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WHY WE DO WHAT WE DO: Kuchoe (སྐུ་མཆོད་) or gongzog (དགོངས་རྫོགས་) is a traditional Himalayan way of commemorating the demise of an important spiritual figure. While kuchoe refers to the offerings made to the figure, gongdzog literally means the fulfillment of his or her wishes and thoughts.

Kuchoe Commemoration

WHY WE DO WHAT WE DO: Kuchoe (སྐུ་མཆོད་) or gongzog (དགོངས་རྫོགས་) is a traditional Himalayan way of commemorating the demise of an important spiritual figure. While kuchoe refers to the offerings made to the figure, gongdzog literally means the fulfillment of his or her wishes and thoughts. Thus, a kuchoe/gongzog commemoration is an opportunity to make offerings to and also fulfill the wishes of the person remembered. In some Himalayan areas, the commemoration is also known as dechoe (འདས་མཆོད་) or offerings on death anniversary.

The traditional Bhutanese, guided by Buddhist teachings, do not celebrate birthdays because birth is an ordinary occurrence in the cycle of existence. It is the basic and common beginning of human existence, the success of which is yet to be proven. However, they celebrate death anniversaries of an accomplished person even for centuries after the person has passed away. This is because death marks the finality and fulfillment of a person’s life. A person’s achievements by the time of death and the kind of death a person experiences indicate the quality and success of his or her life. It is a stage when the sum total of a person’s life and actions is reached. Thus, if a person has lived a highly positive, productive and inspiring life, the death of such a person is considered as the culmination of his or her wishes and mission. In the subsequent years, it is seen as a time when others can remember the person and the ideals, values and endeavours associated with him or her. The followers and devotees of the person commemorate the death of a great figure to draw inspiration and blessings from the life of the person.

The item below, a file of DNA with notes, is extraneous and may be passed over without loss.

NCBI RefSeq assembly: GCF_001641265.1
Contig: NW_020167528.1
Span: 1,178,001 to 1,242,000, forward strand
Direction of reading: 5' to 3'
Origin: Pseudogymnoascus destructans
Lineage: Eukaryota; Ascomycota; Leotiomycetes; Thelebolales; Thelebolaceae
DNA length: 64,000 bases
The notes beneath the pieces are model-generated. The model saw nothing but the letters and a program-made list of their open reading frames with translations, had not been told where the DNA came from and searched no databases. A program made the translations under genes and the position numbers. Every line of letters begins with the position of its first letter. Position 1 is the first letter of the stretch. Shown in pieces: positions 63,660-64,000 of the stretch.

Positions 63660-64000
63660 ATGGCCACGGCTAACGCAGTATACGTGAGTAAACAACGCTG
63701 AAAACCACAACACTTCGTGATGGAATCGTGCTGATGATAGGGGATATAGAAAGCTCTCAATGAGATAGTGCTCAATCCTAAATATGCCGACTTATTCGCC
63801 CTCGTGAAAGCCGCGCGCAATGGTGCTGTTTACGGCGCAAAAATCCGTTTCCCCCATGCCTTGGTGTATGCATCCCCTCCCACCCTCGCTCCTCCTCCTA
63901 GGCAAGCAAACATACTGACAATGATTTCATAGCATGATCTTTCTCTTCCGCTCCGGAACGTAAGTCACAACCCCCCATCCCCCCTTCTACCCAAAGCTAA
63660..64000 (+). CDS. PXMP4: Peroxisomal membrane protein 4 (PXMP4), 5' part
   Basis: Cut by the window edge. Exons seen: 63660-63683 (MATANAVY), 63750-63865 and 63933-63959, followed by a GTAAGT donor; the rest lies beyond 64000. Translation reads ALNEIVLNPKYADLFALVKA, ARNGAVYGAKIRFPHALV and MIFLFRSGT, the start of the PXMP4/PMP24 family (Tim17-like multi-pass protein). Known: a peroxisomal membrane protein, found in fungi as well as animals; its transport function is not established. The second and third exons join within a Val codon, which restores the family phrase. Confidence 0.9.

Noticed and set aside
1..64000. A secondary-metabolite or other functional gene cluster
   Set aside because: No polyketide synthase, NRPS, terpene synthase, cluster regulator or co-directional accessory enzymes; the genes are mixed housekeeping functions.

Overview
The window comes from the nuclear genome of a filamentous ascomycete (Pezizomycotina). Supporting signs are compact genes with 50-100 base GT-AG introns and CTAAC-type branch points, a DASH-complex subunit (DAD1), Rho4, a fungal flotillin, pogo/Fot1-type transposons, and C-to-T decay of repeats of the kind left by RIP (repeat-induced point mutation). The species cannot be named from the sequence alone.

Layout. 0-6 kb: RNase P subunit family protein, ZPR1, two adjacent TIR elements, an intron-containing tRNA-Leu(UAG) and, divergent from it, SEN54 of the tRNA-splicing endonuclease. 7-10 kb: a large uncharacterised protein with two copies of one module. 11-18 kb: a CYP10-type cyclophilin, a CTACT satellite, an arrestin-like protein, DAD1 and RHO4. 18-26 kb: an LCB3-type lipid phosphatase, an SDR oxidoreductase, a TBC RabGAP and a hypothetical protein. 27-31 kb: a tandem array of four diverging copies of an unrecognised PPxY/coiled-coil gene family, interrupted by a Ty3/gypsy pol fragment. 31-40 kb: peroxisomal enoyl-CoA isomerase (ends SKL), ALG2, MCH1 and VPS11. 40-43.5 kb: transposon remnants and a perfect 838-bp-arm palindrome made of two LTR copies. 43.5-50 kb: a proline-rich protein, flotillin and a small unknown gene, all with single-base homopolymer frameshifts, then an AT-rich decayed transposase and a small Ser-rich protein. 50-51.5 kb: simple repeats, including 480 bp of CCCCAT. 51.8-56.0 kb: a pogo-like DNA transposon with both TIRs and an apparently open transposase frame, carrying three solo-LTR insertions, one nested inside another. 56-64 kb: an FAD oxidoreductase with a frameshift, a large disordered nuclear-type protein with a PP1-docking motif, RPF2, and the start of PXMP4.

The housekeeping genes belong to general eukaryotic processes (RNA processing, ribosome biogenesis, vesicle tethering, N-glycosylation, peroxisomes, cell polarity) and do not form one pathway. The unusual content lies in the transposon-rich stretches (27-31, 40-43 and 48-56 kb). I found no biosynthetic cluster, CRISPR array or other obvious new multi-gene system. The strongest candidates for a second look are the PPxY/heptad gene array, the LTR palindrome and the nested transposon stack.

The kuchoe and gongzo commemorations generally involve rituals of worship. Students gather to remember the master, make offerings to his enlightened personality, make reparations for their shortfalls, and recite prayers to live up to the ideals and standards of the master in order to fulfill his or her wishes and goals. The rituals of guru worship or guruyoga, also known as lama choepa (བླ་མ་མཆོད་པ་) or veneration of the lama, are often conducted on these occasions. Devotees carry out a tantric practice of invoking a guru and receiving blessings of his enlightened body, speech and mind. The service often includes the offering of tshog feast, chanting of supplication to the guru and a token offering of scarves to the image of the master.

In Bhutan, the most popular kuchoe or gongzo commemorations are those of Pema Lingpa in the 1st Bhutanese month, Longchenpa in the 12th Bhutanese month, the anniversaries of the many Je Khenpos, other senior religious hierarchs, and, above all, the kuchoe of Zhabdrung Ngawang Namgyal on the 10th day of the 3rd Bhutanese month. The year 2016 marks 400 years since the arrival of Zhabdrung Ngawang Namgyal from Tibet to Bhutan and the 364th death anniversary although his kuchoe was not publicly observed for several decades after his death in 1651.

As the Bhutanese observe his kuchoe or gongzo on 16 April, it is important to remember the sacrosanct person of Zhabdrung Ngawang Namgyal, make offerings to him, say prayers for his blessings, feel gratitude for his benevolence, be inspired by his great deeds, and most importantly, recollect the noble ideals, values, principles and practices he embodied. All Bhutanese must aspire to live up to his wishes in our own personal way and realize the vision, hard work and aspirations he had for the country he founded. That will be the true way of making offering to him (kuchoe) and fulfilling his wishes (gongzog).

Dr Karma Phuntsho is the President of the Loden Foundation, director of Shejun Agency for Bhutan’ Cultural Documentation and author The History of Bhutan.

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